So, the only criteria that really matter to users in an application are these:
(1) performance,
(2) functionality,
(3) ease of use (or usability),
(4) stability,
(5) look and feel (including desktop integration),
(6) availability, and
(7) ease and cost of installation.

There is no issue with any of these criteria for both GTK+ and Qt applications running on a KDE4 desktop.

I have often heard it claimed that there are issues running Qt applications on a GNOME desktop. Hence the apparent reluctance of some people in this thread to install Krita as the obvious choice of paint application instead of the more complex (but more powerful and more functional) GIMP.

Well then, it seems to me that perhaps the best approach is to get rid of the GNOME/Mono desktop that is causing the whole problem in the first place.

Basically, like so:

Ctrl-Alt-F1
login as root
aptitude remove libmono* libgdiplus cli-common libsqlite0 libglitz-glx1 libglitz1
aptitude remove ubuntu-desktop
aptitude install kubuntu-desktop krita kipi-plugins digikam
aptitude install --without-recommends firefox

Ctrl-Alt-Del

It will take quite a while, but sweet.

Alternatively, and perhaps easier if you have a separate root partition and /home partition, then perhaps getting a Kubuntu 9.10 LiveCD might be easier. Boot the LiveCD, tell it to re-format your Ubuntu root partition and install Kubuntu back to that same root partition, and re-use (but do NOT re-format) your /home partition.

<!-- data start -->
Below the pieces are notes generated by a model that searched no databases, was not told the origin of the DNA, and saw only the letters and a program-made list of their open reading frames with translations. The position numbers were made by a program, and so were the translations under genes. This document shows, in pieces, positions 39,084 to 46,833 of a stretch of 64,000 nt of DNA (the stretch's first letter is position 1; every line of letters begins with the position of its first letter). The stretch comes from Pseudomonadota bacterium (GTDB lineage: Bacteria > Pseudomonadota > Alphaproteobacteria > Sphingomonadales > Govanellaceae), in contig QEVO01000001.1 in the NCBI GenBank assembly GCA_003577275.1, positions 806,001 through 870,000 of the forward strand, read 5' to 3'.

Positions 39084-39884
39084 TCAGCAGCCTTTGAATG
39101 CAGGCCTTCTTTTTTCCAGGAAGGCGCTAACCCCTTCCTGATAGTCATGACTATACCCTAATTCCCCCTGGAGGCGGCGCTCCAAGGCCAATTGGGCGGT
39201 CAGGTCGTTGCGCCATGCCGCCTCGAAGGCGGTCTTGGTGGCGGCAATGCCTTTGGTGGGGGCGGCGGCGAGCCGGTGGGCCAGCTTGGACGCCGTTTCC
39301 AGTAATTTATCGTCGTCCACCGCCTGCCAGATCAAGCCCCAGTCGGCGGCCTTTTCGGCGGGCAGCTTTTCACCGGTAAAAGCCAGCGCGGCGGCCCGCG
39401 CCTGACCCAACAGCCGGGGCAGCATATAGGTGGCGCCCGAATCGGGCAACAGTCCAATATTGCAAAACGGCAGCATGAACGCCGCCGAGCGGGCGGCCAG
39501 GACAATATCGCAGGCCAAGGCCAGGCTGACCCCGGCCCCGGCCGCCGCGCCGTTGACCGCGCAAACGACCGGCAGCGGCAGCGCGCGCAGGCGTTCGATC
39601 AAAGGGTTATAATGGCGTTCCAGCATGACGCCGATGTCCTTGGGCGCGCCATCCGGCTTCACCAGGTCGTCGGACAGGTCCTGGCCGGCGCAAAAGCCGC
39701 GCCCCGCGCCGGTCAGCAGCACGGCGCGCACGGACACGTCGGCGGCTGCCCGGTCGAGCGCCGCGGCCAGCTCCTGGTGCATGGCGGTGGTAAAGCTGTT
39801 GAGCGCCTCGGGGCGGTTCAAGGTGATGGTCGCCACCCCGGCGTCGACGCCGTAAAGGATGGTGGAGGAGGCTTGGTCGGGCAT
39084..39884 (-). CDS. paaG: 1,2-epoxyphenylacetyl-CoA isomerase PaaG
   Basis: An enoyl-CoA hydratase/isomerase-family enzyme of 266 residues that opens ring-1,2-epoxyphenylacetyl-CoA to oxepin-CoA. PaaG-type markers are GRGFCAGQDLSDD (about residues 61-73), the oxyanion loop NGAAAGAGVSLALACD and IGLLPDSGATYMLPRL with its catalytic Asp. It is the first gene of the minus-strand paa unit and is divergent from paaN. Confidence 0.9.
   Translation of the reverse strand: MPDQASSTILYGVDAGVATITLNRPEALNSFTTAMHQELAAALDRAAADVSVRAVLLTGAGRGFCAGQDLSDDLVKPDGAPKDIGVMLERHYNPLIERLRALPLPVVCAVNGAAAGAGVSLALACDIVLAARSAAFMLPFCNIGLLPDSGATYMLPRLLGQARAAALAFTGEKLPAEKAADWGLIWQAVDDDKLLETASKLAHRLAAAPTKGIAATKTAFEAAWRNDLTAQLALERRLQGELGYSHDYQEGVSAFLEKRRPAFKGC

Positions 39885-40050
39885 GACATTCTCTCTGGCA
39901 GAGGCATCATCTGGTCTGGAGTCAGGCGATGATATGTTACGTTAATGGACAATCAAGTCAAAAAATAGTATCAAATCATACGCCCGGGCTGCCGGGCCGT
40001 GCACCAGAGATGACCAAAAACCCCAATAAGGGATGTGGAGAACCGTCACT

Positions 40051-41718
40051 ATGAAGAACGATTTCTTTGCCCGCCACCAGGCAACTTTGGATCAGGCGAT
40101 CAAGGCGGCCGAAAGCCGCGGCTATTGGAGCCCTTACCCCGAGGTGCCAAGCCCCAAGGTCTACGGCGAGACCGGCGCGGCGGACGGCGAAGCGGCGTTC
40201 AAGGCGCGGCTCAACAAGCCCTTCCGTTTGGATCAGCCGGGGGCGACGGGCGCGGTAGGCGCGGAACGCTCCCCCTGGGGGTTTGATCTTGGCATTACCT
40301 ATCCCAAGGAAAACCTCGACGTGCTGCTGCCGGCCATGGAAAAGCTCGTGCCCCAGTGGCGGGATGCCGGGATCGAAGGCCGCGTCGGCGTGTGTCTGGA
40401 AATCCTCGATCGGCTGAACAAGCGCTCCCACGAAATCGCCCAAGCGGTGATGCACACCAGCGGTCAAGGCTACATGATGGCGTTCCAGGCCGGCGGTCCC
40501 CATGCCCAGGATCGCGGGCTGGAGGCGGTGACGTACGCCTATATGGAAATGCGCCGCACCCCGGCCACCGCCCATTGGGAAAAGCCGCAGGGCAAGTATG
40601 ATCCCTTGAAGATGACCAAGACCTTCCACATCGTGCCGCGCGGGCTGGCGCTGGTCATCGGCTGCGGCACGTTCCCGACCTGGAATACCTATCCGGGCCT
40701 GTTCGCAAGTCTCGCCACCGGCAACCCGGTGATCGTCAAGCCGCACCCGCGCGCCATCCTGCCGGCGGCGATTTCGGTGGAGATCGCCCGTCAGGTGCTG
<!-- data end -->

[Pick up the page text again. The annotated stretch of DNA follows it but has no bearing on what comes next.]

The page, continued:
Edited 2009-11-26 11:39 UTC

Reply Score: 2

Bill Shooter of Bul Member since:
2006-07-14

Joel is an idiot sometimes. This is one of those times. To be fair, the article is also a bit dated. But basically my counter point boils down to the fact that hard drive performance has not kept up with the increasing bloat, which is why SSD is so hot these days. So you do pay a performance penalty with bloat. Windows 7's preching should theoretically remove some of the penalty. I have my reservations about it, but the big reason why they did it is because it reduces the penalty for bloat. So Yeah, Bloat matters today.

Reply Score: 2

RE[4]: Hmm... what about Krita ?
by lemur2 on Thu 26th Nov 2009 00:59 UTC in reply to "RE[3]: Hmm... what about Krita ?"
lemur2 Member since:
2007-02-17

"Krita brings in way, way less dependencies on a KDE desktop than Paint.NET would bring in on a GTK+ - based desktop.
You are comparing apples and oranges here. Have a fair comparison and ask how many dependencies would Krita bring in to a GTK+ desktop? The article is about the default Ubuntu install, not Kubuntu or KDE in general. Including Krita on the default Ubuntu install would pull in all of kdelibs, which have a bigger disk footprint then mono. Not too mention running Krita in Gnome would mean having to load kdelibs into RAM just for one app, thus making memory usage substantially higher and slowing startup time considerably. "